Nonprofits are taking a beating in this recession and yet PACs and public election campaign coffers are EXPLODING BEYOND BELIEF!
The article below makes a couple of great points including that when it comes to PACs we really should be aware of where the money comes from and goes. SIX BILLION DOLLARS--that's right $6,000,000,000--will be spent on this year's presidential election campaigns. THAT'S JUST ONE ELECTION!
Walden, the author, makes another very good point, and I bring it up because there is another outbreak of E. coli in this country today, having killed 2 and sickened at least 11 and spread from New Orleans to near Atlanta, right in the CDC's back yard (so far that we know of). Walden writes:
"Please try to ramp up your own giving [to nonprofits] so that nonprofits don't have to shoulder the burden of drastic cut backs in local and state government services; to help meet needs in a world where ...the spread of disease has not yet been adequately mastered. Nonprofits generally try to cope with these problems and many others."
In case you are wondering--and for comparison sake--the entire annual budget of the CDC and ATSDR is $11.25 B and an estimated 61 people die annually from E coli outbreaks alone. I often wonder what good could and would be done with all this money if special interests weren't using it to legally bribe our elected officials.
IT'S LEGAL CORRUPTION vs FOOD BORNE ILLNESS PREVENTION and IDENTIFICATION
While 75% of Americans believe that money buys results in Washington a billion dollars has already been spent so far this year on federal election campaigns, and, as Karen Carpenter sang, "we've only just begun." The campaigns are just getting started; the primaries were only two days ago. At the same time, we have people dying in our own country of an illness that is often preventable. In 1988, scientists from Cornell and the USDA reported that grain-based cattle diets promote the growth of E. coli. They observed that changing the cattle diet from grain to hay or grass-- the natural diet of cows -- for only five days before slaughter reduced E. coli bacteria by 80%.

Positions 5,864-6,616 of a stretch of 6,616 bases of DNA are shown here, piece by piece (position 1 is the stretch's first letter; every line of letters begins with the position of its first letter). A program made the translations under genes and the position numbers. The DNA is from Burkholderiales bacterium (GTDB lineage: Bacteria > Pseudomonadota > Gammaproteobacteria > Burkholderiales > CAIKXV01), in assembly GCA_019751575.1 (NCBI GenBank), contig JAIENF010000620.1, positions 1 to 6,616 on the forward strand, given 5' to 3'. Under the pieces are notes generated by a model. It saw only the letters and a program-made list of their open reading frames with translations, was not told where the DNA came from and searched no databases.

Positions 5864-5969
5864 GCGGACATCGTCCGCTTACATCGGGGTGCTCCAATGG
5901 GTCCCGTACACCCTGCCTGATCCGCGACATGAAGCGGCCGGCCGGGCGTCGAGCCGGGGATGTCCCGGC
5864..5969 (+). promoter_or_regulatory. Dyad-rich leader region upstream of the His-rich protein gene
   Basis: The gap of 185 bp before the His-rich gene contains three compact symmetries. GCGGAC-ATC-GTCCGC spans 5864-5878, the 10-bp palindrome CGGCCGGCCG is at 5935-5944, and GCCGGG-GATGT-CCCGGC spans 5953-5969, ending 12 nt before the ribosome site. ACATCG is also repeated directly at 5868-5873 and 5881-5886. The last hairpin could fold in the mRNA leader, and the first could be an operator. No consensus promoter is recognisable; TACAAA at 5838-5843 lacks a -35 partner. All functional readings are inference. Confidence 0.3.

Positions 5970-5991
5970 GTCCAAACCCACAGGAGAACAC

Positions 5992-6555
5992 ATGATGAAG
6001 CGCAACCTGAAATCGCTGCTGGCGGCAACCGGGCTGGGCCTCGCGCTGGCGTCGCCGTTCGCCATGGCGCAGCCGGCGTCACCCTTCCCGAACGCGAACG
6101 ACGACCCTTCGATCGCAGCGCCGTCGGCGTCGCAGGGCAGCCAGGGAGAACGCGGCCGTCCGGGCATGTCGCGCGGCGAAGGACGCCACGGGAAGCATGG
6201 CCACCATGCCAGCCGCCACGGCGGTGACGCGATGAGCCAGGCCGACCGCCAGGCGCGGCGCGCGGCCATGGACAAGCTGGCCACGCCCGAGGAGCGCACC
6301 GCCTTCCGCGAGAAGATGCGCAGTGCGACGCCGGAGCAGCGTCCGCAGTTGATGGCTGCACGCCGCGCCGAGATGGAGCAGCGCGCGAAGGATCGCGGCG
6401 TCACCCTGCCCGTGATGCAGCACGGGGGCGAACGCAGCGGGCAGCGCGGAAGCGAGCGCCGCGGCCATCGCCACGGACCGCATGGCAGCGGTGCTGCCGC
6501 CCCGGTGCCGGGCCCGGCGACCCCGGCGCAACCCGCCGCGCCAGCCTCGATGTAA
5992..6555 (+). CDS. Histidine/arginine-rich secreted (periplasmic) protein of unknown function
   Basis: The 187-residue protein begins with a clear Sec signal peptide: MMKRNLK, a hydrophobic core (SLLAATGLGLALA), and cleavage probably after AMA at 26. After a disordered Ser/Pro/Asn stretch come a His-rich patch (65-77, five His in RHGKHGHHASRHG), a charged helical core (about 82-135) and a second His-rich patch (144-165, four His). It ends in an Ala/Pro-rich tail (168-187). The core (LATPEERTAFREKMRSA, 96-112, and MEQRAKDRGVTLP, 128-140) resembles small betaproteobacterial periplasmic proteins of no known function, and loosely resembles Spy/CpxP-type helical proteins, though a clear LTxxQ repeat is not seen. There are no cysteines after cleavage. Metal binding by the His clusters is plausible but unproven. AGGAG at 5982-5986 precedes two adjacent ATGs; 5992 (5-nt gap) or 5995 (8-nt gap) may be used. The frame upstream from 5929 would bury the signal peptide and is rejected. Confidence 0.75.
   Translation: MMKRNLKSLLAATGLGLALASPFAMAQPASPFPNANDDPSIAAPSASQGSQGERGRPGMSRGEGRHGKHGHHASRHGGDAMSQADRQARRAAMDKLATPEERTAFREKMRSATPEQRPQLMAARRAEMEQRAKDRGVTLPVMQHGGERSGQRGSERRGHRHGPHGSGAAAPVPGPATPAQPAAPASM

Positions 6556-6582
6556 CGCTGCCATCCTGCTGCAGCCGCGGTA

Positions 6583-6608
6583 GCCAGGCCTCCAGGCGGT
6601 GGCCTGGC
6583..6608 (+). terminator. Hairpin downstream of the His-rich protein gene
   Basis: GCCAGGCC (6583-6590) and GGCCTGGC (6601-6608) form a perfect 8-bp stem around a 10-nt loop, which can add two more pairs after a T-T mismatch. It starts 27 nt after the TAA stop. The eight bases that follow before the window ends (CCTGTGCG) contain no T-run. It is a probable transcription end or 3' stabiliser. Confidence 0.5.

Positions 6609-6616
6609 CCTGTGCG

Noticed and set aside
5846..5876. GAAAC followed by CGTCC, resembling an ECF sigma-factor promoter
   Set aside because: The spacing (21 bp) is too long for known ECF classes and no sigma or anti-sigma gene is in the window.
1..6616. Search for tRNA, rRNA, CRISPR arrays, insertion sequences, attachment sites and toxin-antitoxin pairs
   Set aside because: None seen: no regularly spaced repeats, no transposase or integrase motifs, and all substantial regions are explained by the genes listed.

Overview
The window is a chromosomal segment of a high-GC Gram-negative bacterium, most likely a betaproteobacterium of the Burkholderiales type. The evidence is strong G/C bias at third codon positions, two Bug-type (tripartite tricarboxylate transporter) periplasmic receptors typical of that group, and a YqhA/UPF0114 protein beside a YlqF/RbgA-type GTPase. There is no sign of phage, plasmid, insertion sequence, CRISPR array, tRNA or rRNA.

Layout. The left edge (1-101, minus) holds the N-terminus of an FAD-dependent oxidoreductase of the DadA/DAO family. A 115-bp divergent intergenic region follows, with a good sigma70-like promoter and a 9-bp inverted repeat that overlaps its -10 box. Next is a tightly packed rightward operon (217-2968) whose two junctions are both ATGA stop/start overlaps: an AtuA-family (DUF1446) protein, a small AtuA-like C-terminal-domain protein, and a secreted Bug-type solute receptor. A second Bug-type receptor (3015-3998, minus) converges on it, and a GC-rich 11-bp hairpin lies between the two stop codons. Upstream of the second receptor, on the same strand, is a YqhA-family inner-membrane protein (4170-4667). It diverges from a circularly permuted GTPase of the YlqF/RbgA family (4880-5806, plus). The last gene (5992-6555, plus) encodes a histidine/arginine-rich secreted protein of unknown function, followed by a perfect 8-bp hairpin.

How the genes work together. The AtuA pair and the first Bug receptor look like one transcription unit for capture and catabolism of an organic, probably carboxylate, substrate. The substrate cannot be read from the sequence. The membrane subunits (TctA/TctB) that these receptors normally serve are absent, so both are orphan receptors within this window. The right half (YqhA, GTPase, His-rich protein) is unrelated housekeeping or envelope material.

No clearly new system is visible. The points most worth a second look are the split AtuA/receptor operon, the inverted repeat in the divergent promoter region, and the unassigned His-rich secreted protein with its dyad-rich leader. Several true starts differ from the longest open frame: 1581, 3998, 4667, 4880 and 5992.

Not only aren't we prioritizing the PREVENTION of food borne illnesses such as E. coli, but we also aren't prioritizing the IDENTIFICATION of deadly baterium in our food supply: according to ABC news online "Until this week, the government was not checking meat for the 0145 strain [of E. coli which is the one responsible for these two deaths and 11 illnesses].